February 13, 2018, by David Cullen
Trucking and highway stakeholder groups are less than thrilled with devils in the details of the gargantuan Trump infrastructure plan. Photo: U.S. Dept. of Transportation
Reaction by trucking and highway interest lobbies to the full reveal of President Trump’s gargantuan infrastructure plan essentially mirror views the groups expressed last month, when some of its contents were leaked and when the plan’s funding goal was ratcheted up in the State of the Union address.
The biggest quibble—and it is one worth north of a trillion dollars— these interest groups have is with how the plan will be paid for. They are highly critical of the mere $200 billion in direct federal investment in all (not just for highways) the president contends is sufficient to stoke the spending of another $1.3 trillion or more in public (including state and local funds) and private investments to improve all of America’s infrastructure.
For example, in a statement released shortly after the plan was rolled out on Deb. 12, American Trucking Associations President and CEO Chris Spear applauded Trump for “kick-starting the debate.”
But he roundly criticized the plan as a proposal that “falls short of the President’s campaign promise to go big and bold, because it lacks the required federal investment. A proposal that relies on fake funding schemes like highway tolls and privatizing rest areas will not generate the revenue necessary to make significant infrastructure improvements.”
Spear frankly stressed that “new tolling on existing interstates is a non-starter for our industry. Tolls are ineffective and wasteful, with as much as 33% of revenue being wasted on administrative and overhead costs.
He also called attention to the status of the Highway Trust Fund, which is supposed to hold monies to finance most federal spending for highways and mass transit projects. The fund is meant to be replenished by proceeds from the federal fuel tax and related excise taxes.
“We also have grave concerns with the failure of the Administration’s budget proposal and infrastructure proposal to address the imminent collapse of the Highway Trust Fund,” said Spear. “To be blunt, America is hurtling toward a highway funding cliff. If we continue on this trajectory, the motoring public, the American taxpayer and future generations are going to pay a very steep and unacceptable price.”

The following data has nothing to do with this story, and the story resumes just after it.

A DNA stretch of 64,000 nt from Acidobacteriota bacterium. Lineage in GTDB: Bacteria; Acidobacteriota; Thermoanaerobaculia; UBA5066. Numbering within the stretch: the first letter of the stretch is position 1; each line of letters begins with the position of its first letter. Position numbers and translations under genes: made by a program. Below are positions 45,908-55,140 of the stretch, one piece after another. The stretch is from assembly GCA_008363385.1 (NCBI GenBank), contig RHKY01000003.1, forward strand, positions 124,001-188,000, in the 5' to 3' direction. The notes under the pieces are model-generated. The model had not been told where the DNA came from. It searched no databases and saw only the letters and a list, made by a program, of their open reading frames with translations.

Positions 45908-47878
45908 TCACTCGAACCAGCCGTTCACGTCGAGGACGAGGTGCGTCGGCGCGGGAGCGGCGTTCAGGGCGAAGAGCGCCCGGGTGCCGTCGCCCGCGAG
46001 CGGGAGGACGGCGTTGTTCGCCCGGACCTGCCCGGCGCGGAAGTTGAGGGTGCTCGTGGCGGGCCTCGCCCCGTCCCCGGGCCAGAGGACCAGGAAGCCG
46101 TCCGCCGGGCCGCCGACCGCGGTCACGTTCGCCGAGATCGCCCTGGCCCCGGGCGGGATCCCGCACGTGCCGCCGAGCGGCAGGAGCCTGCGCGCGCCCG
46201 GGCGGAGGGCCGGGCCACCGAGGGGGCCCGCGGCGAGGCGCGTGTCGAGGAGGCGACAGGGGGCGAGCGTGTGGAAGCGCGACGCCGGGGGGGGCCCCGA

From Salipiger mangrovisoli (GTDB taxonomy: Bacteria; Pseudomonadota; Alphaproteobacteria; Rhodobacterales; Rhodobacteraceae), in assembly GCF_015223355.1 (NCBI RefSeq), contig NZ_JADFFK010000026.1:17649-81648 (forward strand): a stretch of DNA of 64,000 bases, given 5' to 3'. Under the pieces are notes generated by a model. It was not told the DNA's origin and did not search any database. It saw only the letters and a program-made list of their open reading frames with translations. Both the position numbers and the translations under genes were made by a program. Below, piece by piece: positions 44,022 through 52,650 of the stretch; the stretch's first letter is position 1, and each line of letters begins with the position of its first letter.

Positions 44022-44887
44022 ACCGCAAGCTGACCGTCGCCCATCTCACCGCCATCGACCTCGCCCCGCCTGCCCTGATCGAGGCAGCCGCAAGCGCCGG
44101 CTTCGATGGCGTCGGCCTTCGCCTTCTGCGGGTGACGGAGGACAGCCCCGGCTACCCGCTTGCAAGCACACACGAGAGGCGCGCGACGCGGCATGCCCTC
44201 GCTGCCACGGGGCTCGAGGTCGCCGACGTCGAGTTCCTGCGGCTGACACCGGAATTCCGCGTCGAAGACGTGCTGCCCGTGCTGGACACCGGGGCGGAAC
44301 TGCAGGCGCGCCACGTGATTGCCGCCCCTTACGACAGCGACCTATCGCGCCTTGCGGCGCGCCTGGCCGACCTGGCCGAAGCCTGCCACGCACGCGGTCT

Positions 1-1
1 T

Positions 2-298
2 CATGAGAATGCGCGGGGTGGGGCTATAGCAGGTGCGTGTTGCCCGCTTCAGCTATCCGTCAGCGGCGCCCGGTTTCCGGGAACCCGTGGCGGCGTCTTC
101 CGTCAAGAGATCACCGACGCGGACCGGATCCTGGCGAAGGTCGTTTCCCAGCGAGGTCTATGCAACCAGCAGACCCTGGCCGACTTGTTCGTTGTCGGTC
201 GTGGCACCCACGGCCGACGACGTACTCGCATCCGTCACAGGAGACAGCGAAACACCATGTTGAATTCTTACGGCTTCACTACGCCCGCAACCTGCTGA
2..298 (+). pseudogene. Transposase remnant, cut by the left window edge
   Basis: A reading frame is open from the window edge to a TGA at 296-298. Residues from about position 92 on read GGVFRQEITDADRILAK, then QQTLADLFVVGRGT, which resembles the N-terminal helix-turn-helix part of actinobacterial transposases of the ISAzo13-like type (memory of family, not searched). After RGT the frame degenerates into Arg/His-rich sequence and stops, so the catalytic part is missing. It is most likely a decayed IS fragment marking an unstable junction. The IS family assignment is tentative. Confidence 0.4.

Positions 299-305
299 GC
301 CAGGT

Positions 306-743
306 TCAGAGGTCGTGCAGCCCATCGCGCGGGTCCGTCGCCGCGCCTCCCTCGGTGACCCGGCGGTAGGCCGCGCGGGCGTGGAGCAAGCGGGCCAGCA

If that message to the White House– and to Capitol Hill– wasn’t stark enough, Spear added that, “Any infrastructure funding proposal that does not address this situation is unacceptable.”
Albeit much less forcefully, American Association of State Highway and Transportation Officials also argued the importance of the Highway Trust Fund in light of the Trump infrastructure plan. “State DOT leaders appreciate the president’s ongoing interest in, and support for, increased federal investment in infrastructure,” said Bud Wright, AASHTO executive director. “We hope the release of the Trump infrastructure plan can be a starting point for a robust conversation on how best to make the critical investments in surface transportation. AASHTO and its members stand ready to work with the Administration and Congress to address the long-term viability of the Highway Trust Fund and to speed the federal review and permitting process.”
Like ATA, the Coalition for America’s Gateways and Trade Corridors took issue with the president’s prime-the-pump infrastructure funding model. “Freight network improvements cannot be delivered piecemeal by states and localities – over 77% of the nation’s freight moves between states, requiring a coordinated goods movement strategy and robust funding from the Federal government,” said CAGTC Executive Director Elaine Nessle in a Feb.